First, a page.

Hayley's Lymphoma story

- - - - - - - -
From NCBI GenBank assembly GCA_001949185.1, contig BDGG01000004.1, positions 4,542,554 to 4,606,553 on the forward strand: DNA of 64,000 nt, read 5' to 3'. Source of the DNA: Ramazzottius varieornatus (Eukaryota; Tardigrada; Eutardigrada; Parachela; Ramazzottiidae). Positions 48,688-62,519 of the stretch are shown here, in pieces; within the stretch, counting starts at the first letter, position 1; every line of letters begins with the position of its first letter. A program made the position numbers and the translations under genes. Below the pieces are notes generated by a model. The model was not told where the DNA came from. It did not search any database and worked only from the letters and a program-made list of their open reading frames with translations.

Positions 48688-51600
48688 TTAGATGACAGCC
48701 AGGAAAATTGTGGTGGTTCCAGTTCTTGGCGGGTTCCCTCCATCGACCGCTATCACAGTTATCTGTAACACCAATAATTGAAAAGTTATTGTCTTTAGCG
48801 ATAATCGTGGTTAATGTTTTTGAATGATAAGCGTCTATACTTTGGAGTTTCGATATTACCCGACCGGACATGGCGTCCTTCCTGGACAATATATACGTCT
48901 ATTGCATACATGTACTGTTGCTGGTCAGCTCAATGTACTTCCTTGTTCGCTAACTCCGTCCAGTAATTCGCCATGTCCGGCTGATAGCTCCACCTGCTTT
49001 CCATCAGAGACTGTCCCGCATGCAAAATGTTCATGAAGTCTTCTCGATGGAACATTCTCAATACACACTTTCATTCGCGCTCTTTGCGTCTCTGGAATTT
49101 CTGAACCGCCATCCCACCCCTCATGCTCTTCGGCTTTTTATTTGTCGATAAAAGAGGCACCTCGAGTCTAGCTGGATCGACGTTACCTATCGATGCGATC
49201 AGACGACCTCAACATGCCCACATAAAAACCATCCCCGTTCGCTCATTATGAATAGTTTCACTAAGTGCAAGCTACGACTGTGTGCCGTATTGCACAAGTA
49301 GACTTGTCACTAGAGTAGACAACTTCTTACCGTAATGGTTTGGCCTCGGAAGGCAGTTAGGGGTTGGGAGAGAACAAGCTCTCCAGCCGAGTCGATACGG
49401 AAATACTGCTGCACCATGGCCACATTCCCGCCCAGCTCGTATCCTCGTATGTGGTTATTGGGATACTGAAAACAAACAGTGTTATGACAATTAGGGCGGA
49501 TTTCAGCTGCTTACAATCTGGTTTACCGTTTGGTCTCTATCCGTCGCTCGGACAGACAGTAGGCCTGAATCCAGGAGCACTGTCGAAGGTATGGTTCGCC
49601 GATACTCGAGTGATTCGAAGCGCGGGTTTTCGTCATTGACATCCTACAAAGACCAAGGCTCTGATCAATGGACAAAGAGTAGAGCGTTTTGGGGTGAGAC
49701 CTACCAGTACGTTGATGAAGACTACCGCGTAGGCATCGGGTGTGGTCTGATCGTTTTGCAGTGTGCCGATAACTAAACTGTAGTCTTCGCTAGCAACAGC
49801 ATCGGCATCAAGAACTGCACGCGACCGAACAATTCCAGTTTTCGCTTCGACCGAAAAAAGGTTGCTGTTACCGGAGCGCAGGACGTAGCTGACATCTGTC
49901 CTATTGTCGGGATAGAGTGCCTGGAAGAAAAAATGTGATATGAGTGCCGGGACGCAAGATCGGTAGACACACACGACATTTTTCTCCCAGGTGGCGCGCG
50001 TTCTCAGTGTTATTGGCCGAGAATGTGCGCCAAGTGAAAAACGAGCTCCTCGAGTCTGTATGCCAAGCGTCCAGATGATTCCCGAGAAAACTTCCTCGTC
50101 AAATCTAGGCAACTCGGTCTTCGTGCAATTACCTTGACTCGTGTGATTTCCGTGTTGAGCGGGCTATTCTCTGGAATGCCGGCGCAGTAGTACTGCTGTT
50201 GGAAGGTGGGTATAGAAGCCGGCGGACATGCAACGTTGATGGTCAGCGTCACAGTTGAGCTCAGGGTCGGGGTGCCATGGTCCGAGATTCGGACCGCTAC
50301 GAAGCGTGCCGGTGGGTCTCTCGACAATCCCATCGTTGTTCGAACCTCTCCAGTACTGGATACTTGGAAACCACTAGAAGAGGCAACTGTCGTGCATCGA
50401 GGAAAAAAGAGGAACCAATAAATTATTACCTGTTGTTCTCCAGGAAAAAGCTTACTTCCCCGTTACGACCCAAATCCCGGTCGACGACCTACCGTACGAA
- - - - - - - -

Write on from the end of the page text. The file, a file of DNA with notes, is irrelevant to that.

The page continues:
I was diagnosed in August 2009, in Orlando, FL, USA while on a work placement for Disney. I hadn’t for about 9 months, it started with a really bad itch, particularly at night, but there was no rash. Then the constant tiredness hit. But I passed this off as being busy studying for my second year of university and juggling work , as well as enjoying the usual student nightlife. Over those 9 months, i went to the GP several times explaining feeling tired and the constant itch. It was chalked up to stress, but I felt it was something more serious than that. By the time i moved to Florida. I really felt quite off, days before i left, one of my trips to the doctor for another opinion on the itch led to being prescribed penicillin, i had a reaction that had made my skin blister and cut open all over, especially my legs. The itch was still driving me crazy. While everyone else in Florida was rocking their shorts, i was in leggings to cover my horrible wounds. One particularly day on my day off, I went to the mall, and i felt so so unwell. I wasn’t particularly eating, I was exhausted, and I’d had this terrible pain at the top of my back, across the shoulder blades. I decided to get a shower and get an early night. When i got out of the shower I collapsed in pain. My roommate took me to the emergency room. Once established that I had medical insurance the tests began. The doctor had taken one look at my legs and requested an emergency CT scan. Pretty much straight away, a doctor came into the triage room I’d been put in, felt my lymph nodes in my neck, felt an enlarged node the size of a golf ball (i had never noticed that); and told me that the scan had shown a 9.5cm mass on my lungs. He said straight away he thought it was lymphoma, but needed to do a biopsy to make sure, and to determine what type it was. I debated wether to call my family, I’m very close to them, but it was 7 in the morning in the UK. How do you ring your parents and tell them you think you have cancer. Plus i thought I’d wait and see if it was, i didn’t want to worry them for no reason. Still, I rang them. No matter how old you get, sometimes you still need your parents. My parents got the first flight they could get. And when coming round from a general anaesthetic after the biopsy, i heard my mums voice. I was diagnosed about 2 days after that. They gave me another operation to put a portocath in, and started my ABVD chemotherapy. They offered to give me all my treatment in the US, but allowed me to return to the UK so long as I waited a week after treatment. I completed my 6 cycles (12 sessions) of chemo at the Christie in Manchester, and had 15 fractions of radiotherapy. Christie’s had a young oncology unit, and as amazing as they were, i feel i went through the whole thing just tackling it head on and suppressing the feelings of sadness at how drastically my life had changed to being fiercely independent and living in the US, to being totally dependent on my parents and siblings. This hit me recently, i was diagnosed with PTSD, part of my healing is that i want to raise awareness. In April, I will be 9 years out of treatment. In 2014 I had my first child, and in 2017 I had my second. Children are precious to anyone, but after being told my fertility could be affected, conceiving two beautiful babies naturally makes them that bit more special.

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